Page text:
Chapter

The Nature of Intuitive-Level System (ILS) Rules

Gary E. Varner

in Personhood, Ethics, and Animal Cognition

Published in print August 2012 | ISBN: 9780199758784
Published online September 2012 | e-ISBN: 9780199949465 | DOI: http://dx.doi.org/10.1093/acprof:oso/9780199758784.003.0003
The Nature of Intuitive-Level System (ILS) Rules

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Hare argues that good utilitarian reasons can be given for not thinking like utilitarians in most normal situations, where several different kinds of rules should be adhered to. This chapter focuses on this “intuitive level thinking,” emphasizing the complications that it introduces into a utilitarian analysis of a situation, and how the resulting subtleties bring a utilitarian analysis closer to common sense. There are four categories of such rules: the common morality of a society, which are not formally stated but which are widely embraced and understood as binding on all members; codes of professional ethics, which are explicitly stated but understood to be binding only on members of particular professions; laws, which are both explicitly stated and binding on all; and personal morality, which is binding only on the individual and may or may not be formally stated.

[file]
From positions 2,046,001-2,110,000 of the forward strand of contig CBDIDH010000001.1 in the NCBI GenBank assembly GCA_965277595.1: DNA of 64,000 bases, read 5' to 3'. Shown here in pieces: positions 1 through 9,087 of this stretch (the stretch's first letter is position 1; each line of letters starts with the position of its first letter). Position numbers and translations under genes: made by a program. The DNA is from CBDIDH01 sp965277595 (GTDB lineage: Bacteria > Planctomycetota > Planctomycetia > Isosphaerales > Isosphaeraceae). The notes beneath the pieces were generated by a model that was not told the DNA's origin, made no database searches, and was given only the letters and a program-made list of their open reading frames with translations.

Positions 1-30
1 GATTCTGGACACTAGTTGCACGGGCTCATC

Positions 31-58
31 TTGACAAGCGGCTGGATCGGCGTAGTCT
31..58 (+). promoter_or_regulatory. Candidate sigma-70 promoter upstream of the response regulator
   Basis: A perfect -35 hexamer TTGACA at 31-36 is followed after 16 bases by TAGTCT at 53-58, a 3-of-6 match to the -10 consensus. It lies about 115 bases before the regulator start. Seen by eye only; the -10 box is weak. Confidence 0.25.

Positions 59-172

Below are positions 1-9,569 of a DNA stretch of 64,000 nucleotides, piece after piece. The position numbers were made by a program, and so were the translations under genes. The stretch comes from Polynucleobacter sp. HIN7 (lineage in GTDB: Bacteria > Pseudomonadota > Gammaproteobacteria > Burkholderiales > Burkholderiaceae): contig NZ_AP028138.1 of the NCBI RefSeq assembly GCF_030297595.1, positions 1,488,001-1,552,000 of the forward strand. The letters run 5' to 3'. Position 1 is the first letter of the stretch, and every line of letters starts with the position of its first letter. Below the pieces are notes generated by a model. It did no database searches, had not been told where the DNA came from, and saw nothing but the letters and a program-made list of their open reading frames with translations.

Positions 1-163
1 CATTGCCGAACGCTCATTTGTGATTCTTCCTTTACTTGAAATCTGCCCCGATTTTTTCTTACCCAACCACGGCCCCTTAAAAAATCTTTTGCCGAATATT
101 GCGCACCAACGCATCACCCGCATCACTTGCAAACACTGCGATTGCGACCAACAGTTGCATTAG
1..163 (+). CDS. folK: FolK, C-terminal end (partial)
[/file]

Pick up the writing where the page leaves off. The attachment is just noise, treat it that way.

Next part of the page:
Keywords: utilitarianism; R.M. Hare; moral thinking; professional ethics; common morality

Chapter.  11392 words.  Illustrated.

Subjects: Philosophy

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